If you choose not to free-range your chickens, make sure the fence is high enough so they can’t jump over it. Escaping chickens can cause issues. They’ll ruin your freshly planted vegetable, herb, or ornamental garden. Or they cause trouble at your neighbor’s premises and are very vulnerable to predators.
How high should a Chicken Run fence be?
Depending on the chicken breeds you own, you’ll need a higher or less high fence. As addressed before, some breeds can not fly or jump very high, like Silkies or Orpingtons. So you don’t need to provide a very high fence when owning these types of chickens.
Other breeds with smaller body mass and small breeds like bantams can fly over a 6-foot fence when they’re determined to do so. Provide a minimum of 6 feet of fencing; you can expand to 8 feet if your chickens are eager to escape the run. But when you have a ‘frequent flyer’ on your hands, it’s easier to cover the chicken run with netting instead of installing a higher fence.
How to prevent a chicken from escaping the chicken run?
- Clipping wings
- Taller fencing
- Covering the chicken run
The most common practice to stop your chickens from escaping is clipping their wings. You can choose to cut just one wing or both, although it’s suggested chiefly to clip only one wing. Clipping chicken wings isn’t that hard to do. Plenty of DIY videos can be found online, and it doesn’t hurt your chicken. It’s like clipping a fingernail.
However, clipping your chickens’ wings does not prevent their ‘flight mode’; it reduces efficiency. Some chickens can be determined to escape the coop and free-ranging somewhere you don’t want them to be.
When clipping wings does not prevent the escaping of your chickens, you have to work on the infrastructure of the chicken run. Make the fence taller and make the chicken run bigger. The bigger the space, the less your chickens feel the need to escape. Plus, it makes it harder for them to jump on top of the fence from a ‘high’ area inside the run, like the coop roof or a shelter.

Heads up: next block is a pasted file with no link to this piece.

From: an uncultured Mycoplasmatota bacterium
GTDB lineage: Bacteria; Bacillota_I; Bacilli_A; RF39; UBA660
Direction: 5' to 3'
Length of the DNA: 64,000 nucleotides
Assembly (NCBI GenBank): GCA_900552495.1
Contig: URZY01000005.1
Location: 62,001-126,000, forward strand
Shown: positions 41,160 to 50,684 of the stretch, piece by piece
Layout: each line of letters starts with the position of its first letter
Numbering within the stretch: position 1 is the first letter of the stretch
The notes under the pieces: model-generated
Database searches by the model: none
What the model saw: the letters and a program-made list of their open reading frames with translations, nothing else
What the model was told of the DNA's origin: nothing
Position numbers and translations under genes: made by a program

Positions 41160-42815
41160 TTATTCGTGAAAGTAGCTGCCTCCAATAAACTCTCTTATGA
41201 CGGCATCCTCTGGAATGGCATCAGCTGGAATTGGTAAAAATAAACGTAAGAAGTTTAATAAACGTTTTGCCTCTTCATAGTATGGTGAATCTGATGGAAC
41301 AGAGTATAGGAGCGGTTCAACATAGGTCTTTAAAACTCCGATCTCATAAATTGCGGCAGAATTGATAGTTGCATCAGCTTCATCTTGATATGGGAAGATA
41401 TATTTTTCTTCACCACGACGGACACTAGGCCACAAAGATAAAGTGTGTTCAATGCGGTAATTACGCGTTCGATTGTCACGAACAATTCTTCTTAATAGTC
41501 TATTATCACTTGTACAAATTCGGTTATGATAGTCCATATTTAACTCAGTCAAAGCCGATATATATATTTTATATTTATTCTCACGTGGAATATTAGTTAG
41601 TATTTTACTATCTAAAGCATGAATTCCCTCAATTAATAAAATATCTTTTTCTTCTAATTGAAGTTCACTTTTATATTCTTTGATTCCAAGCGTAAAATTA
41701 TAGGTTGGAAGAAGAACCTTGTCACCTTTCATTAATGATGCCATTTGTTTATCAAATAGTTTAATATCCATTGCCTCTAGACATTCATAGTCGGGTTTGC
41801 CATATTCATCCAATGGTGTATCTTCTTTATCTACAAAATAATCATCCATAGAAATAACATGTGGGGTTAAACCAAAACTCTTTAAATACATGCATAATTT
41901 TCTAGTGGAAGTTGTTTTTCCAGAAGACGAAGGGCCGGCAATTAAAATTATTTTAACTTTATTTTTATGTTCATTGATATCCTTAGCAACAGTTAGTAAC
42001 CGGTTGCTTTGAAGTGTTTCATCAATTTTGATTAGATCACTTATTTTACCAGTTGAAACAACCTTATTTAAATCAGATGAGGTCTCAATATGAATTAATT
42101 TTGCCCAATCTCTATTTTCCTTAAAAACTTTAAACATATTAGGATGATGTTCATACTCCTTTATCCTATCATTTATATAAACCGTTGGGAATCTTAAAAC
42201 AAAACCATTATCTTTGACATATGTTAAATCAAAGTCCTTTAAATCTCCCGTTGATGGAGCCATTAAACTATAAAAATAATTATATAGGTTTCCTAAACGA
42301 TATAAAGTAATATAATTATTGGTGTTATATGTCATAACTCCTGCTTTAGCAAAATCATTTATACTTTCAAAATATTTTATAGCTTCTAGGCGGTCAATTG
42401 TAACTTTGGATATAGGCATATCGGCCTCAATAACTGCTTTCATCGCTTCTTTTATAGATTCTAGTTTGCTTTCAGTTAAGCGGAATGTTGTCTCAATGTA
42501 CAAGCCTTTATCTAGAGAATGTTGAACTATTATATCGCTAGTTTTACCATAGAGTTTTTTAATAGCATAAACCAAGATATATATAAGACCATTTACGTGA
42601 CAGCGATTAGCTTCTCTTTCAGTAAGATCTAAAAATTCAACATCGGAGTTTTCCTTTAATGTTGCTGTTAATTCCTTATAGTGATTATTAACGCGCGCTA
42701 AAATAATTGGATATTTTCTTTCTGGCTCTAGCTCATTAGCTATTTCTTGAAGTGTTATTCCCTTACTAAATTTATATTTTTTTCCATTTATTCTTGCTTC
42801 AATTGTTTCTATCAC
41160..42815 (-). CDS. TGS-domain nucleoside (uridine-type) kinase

Make sure your chicken run meets minimum space requirements. Use our chicken coop space calculator, both for inside and outside space. A fence needs to be at least 6 feet tall, but you can expand to 8 feet if necessary.
Covering The Chicken Run
Covering the chicken run isn’t only necessary to protect the flock from predators like hawks; it keeps your chickens inside the run at all times.
Depending on your budget and ease of maintenance, you can use any kind of roofing or netting you like, such as chain link wire, mesh, plastic roofing, hardware cloth, etc… Covering your run is a relatively easy and cheap way to prevent your chickens from flying or jumping over the fence.
To sum things up
Yes, chickens can fly. And some breeds fly better than others. Securing the chicken run is the best solution if you want your chickens to stay grounded. Or you can keep non-flyers such as silkies of heavyweight breeds.
Credits Featured Image: @sylvia0223 (IG)